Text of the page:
Future retirees, saving money for their golden years with 401(k) retirement plans are now able to save more money, due to a recent announcement by the Internal Revenue Service (IRS). The 401(k) are popular and tax-advantaged way for individuals to save for their retirement. These plans are named after a section of the U.S. Internal Revenue Code, which outlines the regulations governing them.
In a 401(k) retirement plan, employees can allocate a portion of their pre-tax earnings to an investment account. These contributions are then invested in a selection of options, typically including stocks, bonds, and mutual funds. The income generated from these investments is tax-deferred until the funds are withdrawn during retirement.
IRS Lifts Retirement Savings Ceiling: Know How It Will Impact You for Good
In recent great news for retirement savers, the IRS has recently announced an increase in the 401(k) contribution limit. Starting next year, individuals will be able to contribute up to $23,000 to their 401(k) accounts, marking a $500 increase from the current limit. This adjustment provides an opportunity for savers to put away even more money for their retirement nest egg.
Also, individuals aged 50 and older can take advantage of what are known as “catch-up contributions.” These additional contributions allow them to save an extra $7,500 in their 401(k) accounts, bringing their total contribution limit to $30,500. This incentive is designed to help those who may have fallen behind in their retirement savings to catch up and build a more substantial cushion for their golden years.
Improving Your 401(k) Retirement Plan
It’s worth noting that the increased contribution limits don’t apply solely to 401(k) plans. They also extend to other retirement savings vehicles, such as 403(b) plans, most 457 plans, and the federal government’s thrift savings plan. This ensures that a wider range of individuals, including government employees and those in the nonprofit sector, can benefit from these expanded savings opportunities.
In addition to the 401(k) and similar retirement plans, the IRS has raised the annual contribution limit for Individual Retirement Accounts (IRAs) as well. Starting next year, individuals can contribute up to $7,000 to their IRAs, an increase of $500 from the current limit. For those aged 50 and older, there’s an extra advantage, as they can make additional catch-up contributions of up to $1,000, resulting in a total annual limit of $7,500.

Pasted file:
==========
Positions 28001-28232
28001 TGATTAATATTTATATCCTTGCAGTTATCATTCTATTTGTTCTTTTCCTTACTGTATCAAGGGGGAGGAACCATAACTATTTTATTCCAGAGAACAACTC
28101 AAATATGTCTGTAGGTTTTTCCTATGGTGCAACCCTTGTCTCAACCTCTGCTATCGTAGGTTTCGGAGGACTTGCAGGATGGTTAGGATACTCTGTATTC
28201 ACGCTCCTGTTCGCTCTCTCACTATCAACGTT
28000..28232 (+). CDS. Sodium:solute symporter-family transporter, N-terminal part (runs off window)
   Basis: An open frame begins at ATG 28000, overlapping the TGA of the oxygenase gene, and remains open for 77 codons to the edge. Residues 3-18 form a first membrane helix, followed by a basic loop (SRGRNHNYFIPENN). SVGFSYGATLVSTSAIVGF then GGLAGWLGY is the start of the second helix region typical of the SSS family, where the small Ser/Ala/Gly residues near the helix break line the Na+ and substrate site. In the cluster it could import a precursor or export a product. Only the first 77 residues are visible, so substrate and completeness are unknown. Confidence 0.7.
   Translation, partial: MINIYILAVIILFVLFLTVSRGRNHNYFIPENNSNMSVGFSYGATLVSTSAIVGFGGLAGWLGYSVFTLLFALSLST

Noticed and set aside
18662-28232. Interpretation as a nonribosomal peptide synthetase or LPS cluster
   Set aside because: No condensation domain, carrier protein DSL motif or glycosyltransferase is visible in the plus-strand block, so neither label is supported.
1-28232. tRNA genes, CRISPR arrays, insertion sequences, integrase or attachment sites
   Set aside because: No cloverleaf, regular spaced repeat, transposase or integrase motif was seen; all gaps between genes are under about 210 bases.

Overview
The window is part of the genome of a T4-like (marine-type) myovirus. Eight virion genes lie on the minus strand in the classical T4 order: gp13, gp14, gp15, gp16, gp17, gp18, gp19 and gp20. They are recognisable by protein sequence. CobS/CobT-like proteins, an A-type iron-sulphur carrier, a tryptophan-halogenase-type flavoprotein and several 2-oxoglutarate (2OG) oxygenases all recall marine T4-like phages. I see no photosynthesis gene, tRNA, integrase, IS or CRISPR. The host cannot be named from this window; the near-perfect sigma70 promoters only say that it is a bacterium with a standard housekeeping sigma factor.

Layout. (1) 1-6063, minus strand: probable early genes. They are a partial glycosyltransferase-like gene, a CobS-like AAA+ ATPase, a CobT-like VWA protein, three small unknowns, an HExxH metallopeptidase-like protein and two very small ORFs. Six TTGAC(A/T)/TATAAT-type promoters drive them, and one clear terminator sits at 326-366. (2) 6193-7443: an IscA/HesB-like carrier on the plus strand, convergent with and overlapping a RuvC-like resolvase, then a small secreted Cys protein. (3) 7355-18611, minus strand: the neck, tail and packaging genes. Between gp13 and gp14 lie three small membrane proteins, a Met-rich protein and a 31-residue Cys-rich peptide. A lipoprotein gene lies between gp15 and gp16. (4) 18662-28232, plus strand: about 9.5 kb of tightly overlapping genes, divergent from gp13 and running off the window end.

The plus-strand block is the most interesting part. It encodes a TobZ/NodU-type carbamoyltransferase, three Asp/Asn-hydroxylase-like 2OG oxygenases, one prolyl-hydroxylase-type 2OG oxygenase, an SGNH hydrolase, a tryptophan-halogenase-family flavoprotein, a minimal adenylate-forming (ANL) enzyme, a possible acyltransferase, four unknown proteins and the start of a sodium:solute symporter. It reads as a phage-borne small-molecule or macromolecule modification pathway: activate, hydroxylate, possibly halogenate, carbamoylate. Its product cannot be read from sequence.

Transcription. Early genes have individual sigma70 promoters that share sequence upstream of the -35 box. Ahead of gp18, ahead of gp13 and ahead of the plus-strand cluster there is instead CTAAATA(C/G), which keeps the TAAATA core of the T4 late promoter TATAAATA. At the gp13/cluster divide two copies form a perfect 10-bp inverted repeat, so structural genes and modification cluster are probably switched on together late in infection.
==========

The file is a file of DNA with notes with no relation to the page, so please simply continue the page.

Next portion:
What Is A 401(k) Retirement Plan: A Beginners Guide
A Traditional 401(k) is a retirement savings plan where contributions are deducted from your paycheck before income taxes are calculated. This reduces your immediate taxable income. These contributions are then invested in mutual funds and other assets, growing over time. When you withdraw money from your Traditional 401(k) during retirement, you’ll pay ordinary income tax on the withdrawals.
On the other hand, a Roth 401(k) involves making contributions after you’ve already paid income taxes. While there’s no upfront tax benefit, qualified distributions, like those taken after age 59 ½ and at least five years after your first contribution, are tax-free, similar to a Roth IRA.
Choosing between a Traditional and a Roth 401(k) depends on your future tax outlook. If you anticipate being in a higher tax bracket during retirement, a Roth 401(k) may be a wise choice. For young professionals with lower income levels and tax brackets, a Roth 401(k) can be a favorable option.
If your employer offers both types of 401(k) plans, you can contribute to both. It’s advisable to consult with a tax professional or financial advisor to make an informed decision about your retirement savings strategy.